Economists, investors, and consumers have been paying close attention to cryptocurrency for years, but especially after Bitcoin (the world’s most popular cryptocurrency) exploded in value toward the end of 2017. Since then, the volatility of the digital currency has led to unpredictable price swings, but the fascination continues.
Millions of people are now either looking into or are already pursuing crypto mining, the process of using your own computer rig to supply processing power to a cryptocurrency’s network. The simple version is this: occasionally, your processing efforts are rewarded by a fixed amount of the cryptocurrency you’re mining. If you have enough processing power to contribute, you can eventually land yourself a significant amount of currency.
Still, crypto mining isn’t a get-rich-quick-scheme, nor is it a way to get free money. There are significant time and monetary costs involved, and the overall profitability of mining seems to decline every day.
So is crypto mining even profitable in 2018?
The Basics of Crypto Mining Profitability
There are a few separate variables you’ll have to consider when getting into crypto mining.
- Costs. It seems like crypto mining is free, since your computer will be what’s doing all the work. However, there are significant costs associated with the endeavor. For starters, you’ll need to buy the equipment necessary to get your rig in operation. Depending on what you currently have available and how much processing power you want, this can cost hundreds to thousands of dollars. The bigger and more expensive the rig, the more you’ll be able to mine (usually). You’ll also need to consider that your rig will be drawing electricity continuously, and electricity costs money; if you’re not careful, you could consume more in energy than you produce in cryptocurrency.
- Income. You’ll also need to consider how much you can mine per day. This is often based on processing power, but luck is also a bit of a factor, since the crypto currency rewards only go to the first rig to offer a correct solution to a given problem. To hedge risk and stabilize income, many miners get together in aggregated pools, which combine processing power and split the rewards. The only downside is that most pools skim a fee off the top of your profit, increasing your costs further.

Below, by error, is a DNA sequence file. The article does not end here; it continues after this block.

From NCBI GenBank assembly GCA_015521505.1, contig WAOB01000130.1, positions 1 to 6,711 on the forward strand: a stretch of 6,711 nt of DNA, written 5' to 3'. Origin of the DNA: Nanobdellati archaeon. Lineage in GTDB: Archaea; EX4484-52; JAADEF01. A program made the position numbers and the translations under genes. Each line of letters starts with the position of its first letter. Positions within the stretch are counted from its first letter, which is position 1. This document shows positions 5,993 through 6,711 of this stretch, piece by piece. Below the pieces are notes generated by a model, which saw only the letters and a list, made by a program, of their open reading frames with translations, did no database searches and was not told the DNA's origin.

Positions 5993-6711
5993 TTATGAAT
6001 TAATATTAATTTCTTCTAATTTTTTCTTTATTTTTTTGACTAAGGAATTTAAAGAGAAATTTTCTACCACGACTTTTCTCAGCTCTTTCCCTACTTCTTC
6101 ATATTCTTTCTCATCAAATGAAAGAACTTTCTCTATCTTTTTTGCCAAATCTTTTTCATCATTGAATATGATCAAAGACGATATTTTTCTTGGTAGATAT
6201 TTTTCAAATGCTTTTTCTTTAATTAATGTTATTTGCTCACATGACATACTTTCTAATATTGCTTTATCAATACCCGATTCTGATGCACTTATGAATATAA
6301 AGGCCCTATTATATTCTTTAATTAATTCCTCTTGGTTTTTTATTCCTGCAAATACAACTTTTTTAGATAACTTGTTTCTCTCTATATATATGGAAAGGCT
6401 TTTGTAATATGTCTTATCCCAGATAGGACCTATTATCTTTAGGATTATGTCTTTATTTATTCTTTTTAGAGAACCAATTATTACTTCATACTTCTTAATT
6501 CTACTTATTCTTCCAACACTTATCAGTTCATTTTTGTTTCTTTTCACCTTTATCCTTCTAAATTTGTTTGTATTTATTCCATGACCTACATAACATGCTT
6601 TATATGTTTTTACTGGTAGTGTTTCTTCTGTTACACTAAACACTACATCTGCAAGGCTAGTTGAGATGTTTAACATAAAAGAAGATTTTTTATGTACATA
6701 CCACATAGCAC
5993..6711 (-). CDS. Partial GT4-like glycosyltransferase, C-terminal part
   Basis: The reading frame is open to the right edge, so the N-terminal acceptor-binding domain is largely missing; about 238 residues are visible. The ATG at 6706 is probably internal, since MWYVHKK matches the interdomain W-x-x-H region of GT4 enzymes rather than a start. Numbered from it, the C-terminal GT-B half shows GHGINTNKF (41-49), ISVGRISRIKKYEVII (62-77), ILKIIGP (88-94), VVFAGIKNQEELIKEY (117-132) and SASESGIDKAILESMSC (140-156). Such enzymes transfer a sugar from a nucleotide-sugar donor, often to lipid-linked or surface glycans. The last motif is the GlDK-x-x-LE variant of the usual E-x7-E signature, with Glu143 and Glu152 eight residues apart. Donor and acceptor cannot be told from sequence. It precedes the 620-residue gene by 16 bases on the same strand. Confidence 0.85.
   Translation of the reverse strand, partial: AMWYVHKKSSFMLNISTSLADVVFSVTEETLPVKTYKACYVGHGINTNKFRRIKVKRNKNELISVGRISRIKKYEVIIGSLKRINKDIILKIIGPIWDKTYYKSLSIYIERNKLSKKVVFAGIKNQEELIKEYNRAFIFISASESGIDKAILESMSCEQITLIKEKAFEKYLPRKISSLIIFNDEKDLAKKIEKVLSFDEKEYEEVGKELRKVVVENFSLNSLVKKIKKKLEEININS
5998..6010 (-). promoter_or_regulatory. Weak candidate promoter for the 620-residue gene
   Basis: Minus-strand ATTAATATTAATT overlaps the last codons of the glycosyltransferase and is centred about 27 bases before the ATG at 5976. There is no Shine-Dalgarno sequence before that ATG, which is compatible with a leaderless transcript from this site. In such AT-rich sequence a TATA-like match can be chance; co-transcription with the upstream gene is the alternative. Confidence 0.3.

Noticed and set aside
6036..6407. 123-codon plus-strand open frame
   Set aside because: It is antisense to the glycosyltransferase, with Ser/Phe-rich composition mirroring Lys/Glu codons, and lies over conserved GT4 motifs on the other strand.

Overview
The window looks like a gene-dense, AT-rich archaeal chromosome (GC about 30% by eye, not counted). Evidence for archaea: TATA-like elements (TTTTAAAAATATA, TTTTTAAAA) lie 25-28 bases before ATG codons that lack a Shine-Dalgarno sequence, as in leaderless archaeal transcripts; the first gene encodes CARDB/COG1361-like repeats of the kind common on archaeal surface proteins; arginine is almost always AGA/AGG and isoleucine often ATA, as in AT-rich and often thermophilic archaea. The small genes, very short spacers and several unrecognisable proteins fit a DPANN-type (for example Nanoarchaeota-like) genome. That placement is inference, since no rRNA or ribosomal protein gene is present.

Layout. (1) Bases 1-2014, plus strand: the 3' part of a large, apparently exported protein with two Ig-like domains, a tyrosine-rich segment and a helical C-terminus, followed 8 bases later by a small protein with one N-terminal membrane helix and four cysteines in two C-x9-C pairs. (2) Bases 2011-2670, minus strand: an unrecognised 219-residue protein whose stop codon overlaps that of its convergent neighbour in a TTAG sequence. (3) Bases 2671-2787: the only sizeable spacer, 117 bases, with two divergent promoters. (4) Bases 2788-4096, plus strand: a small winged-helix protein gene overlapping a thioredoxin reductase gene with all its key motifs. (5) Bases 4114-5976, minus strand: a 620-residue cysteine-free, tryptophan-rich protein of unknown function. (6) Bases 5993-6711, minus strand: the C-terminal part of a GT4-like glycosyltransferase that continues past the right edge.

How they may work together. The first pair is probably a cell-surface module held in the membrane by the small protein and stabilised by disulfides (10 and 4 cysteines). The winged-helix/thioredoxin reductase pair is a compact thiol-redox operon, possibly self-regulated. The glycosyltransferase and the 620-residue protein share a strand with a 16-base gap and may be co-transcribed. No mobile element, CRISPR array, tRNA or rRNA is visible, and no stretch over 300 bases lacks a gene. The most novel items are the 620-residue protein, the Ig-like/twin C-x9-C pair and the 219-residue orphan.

- Options. You should also know that there are multiple cryptocurrencies out there. Major players like Bitcoin and Ethereum are established and popular, but there are also newer cryptocurrencies with less competition and higher volatility.
If you don’t feel like crunching the numbers yourself, there are several free online calculators that can help you estimate the profitability of your current rig.
How the Landscape Is Changing
The profitability of crypto mining is also changing, across the board, due to these factors:
- Tricky techniques. Crypto miners are experimenting with new techniques and new approaches. According to Cato Networks, crypto mining has become a cyber security threat for some businesses; miners will seize control of some of a company’s computing resources and exploit them their processing power, slowing down their machines with background calculations and consuming electricity. This makes it harder for white-hat, everyday users to enter, since it increases competition and makes mining less straightforward.
- GPU costs. GPUs, central components in mining (but also gaming, video streaming, and other important computing functions), have skyrocketed in price due to the popularity of crypto mining. This makes it four to eight times more expensive to build a rig and get into the game. Accordingly, it takes far longer to break even on your investment, and smaller rigs are practically outclassed.
- Popularity and activity. The sheer popularity of crypto mining is also making it harder to achieve a predictable stream of income. With so many people competing and so much processing power available, even crypto pools aren’t a guarantee of revenue—at least for the biggest, most popular cryptocurrencies.
- New currencies. The popularity of Bitcoin has led to the rise of dozens of new copycats, and there seems to be a constant rollout of new currencies to choose from. Most of them are likely to die out quickly, after a burst of volatile price changes, but they provide technically profitable alternatives to the highly competitive major names.
So can crypto mining be profitable in 2018? The short answer is yes, but that doesn’t mean the profitability is accessible to the average person. If you’re skilled at building crypto mining rigs, have a way to keep energy costs down, and are willing to take risks on new currencies, there’s a decent chance of becoming successful. But if you want to latch onto the Bitcoin trend with a small personal computer, don’t expect to mine enough to make up for the costs.
For contribution enquiries, please email us.